As financial quarterbacks, we take pride in making recommendations and implementing those recommendations for all of our clients. There are times, however, when we can’t execute on your behalf. The current opportunity in Series I savings bonds is a case in point.
While we often recommend exposure to Treasury bills, notes and bonds, it isn’t often that savings bonds catch our attention. With the recent spike in inflation, however, the I Bond (no, it’s not a new financial product from Apple) has been making headlines lately. The Series I Savings Bond interest rate is tied to the current rate of inflation measured by the Consumer Price Index (CPI). The interest rates credited on savings bonds are reset semi‐annually with the rate for the current period set at an annualized 7.12% rate for bonds issued through April 2022.
In an era of low rates, traditional savings bonds haven’t offered much yield. Series I Bonds, however, are designed to provide an inflation hedge. Bonds will earn interest for 30 years or until you redeem them. The minimum term of ownership is 1 year. If you redeem the bond before 5 years you forfeit interest from the previous 3 months. After 5 years there is no penalty. Suffice today, there aren’t other fixed income instruments available that offer a combination of security (i.e., a direct Treasury obligation), tax advantage (state income tax exempt with the ability to defer Federal tax until redemption) and such a competitive yield.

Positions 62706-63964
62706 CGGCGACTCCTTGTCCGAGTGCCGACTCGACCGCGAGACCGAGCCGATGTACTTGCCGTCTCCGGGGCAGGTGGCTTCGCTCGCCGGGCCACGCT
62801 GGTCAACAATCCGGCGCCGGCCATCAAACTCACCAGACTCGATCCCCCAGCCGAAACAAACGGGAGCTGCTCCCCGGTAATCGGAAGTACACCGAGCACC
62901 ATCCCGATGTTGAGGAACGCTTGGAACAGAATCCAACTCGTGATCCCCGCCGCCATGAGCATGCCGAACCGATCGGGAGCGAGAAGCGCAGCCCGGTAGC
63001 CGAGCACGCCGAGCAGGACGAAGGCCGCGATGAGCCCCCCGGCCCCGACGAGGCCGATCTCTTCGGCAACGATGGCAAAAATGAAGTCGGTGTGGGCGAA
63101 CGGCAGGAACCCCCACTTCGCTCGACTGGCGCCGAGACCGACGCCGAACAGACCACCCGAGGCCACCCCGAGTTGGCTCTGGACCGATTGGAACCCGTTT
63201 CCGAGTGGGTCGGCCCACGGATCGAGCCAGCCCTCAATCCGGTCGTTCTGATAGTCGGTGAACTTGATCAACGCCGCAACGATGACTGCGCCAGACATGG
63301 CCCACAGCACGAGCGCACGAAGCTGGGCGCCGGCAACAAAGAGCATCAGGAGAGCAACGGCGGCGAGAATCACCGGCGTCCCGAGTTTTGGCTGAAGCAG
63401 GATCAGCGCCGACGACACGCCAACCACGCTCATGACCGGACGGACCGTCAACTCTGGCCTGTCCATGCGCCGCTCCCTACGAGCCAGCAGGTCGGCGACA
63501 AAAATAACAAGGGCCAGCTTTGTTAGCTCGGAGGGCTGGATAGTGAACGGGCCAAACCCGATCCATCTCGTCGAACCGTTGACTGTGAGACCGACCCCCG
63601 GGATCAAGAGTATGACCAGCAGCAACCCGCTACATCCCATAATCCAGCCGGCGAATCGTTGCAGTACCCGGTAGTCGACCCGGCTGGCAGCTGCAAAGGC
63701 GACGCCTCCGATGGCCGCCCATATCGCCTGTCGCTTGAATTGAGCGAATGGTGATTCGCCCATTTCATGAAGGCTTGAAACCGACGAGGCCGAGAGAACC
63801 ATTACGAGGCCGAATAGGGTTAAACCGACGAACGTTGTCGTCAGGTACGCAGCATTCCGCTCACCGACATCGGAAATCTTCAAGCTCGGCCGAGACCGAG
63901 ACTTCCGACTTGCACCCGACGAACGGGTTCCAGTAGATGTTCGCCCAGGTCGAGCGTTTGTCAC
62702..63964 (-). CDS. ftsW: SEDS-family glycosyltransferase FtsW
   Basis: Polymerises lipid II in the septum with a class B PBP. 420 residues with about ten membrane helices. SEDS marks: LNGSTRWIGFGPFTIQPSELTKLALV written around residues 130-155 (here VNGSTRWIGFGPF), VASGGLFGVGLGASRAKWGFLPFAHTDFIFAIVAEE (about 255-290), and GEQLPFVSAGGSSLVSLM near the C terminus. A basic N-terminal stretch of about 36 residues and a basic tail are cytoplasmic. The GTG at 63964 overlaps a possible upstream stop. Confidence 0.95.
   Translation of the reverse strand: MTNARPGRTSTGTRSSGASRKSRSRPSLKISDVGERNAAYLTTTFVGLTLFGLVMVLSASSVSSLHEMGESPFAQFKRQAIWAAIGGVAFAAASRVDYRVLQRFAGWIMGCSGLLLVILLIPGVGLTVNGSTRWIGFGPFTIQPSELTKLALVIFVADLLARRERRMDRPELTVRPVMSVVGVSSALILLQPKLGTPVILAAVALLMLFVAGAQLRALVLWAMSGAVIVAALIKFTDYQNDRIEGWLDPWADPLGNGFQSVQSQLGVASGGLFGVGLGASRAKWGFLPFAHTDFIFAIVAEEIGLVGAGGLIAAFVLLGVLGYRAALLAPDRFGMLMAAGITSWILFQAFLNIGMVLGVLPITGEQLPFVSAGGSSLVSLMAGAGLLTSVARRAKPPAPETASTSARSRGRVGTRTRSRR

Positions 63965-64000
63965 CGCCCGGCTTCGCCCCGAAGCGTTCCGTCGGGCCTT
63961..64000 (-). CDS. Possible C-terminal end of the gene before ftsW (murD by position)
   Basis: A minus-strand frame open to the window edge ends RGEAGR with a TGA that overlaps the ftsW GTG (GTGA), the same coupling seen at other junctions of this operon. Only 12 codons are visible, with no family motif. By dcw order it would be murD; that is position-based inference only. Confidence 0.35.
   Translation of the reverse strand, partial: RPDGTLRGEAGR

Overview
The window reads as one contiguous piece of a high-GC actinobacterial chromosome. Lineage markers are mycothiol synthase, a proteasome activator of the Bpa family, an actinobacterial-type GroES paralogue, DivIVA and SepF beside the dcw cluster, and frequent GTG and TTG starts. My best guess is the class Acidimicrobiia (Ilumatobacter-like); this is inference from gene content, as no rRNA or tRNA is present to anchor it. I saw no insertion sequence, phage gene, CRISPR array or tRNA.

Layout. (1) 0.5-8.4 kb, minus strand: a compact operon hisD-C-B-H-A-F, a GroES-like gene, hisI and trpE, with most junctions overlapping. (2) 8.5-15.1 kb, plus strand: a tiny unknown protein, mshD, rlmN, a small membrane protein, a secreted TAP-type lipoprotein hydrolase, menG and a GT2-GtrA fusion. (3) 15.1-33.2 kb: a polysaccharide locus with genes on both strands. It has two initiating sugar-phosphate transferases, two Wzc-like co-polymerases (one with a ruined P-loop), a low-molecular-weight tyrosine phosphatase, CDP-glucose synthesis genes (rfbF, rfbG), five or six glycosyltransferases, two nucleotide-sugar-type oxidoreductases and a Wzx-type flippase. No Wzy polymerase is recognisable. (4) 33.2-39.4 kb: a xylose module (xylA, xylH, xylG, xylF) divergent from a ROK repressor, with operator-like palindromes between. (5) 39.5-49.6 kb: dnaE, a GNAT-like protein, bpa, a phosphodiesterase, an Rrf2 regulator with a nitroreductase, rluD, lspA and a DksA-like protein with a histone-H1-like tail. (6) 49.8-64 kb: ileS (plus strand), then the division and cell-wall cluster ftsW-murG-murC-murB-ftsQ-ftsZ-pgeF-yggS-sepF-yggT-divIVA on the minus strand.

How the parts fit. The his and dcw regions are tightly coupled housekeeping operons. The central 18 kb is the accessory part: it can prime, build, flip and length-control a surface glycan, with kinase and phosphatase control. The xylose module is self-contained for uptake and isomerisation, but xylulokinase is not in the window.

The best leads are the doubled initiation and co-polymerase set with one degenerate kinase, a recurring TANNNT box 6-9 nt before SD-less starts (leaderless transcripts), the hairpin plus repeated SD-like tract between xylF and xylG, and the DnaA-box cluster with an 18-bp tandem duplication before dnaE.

While this isn’t too good to be true, there is a catch. Investors are limited to buying just $10,000 per person per year of I bonds. A married couple, can, therefore buy $20,000 of bonds. These are purchased directly from the US Treasury at www.TreasuryDirect.gov. You will need to establish an account, and electronically transfer funds from a bank account for a purchase. Additionally, an individual can purchase another $5,000 per year by using a Federal tax refund. Thus, if you are due a large tax refund, an individual can buy up to $15,000 per, or $30,000 for a couple.
We wish the limits for buying I bonds were larger and some members of Congress have proposed expanding the limits. For now, however, I bonds should be viewed as a very useful but limited tool for emergency funds or other liquid assets. While we are unable to assist you directly in buying I bonds through your brokerage account, we look forward to answering your questions about how this tool may fit in your situation.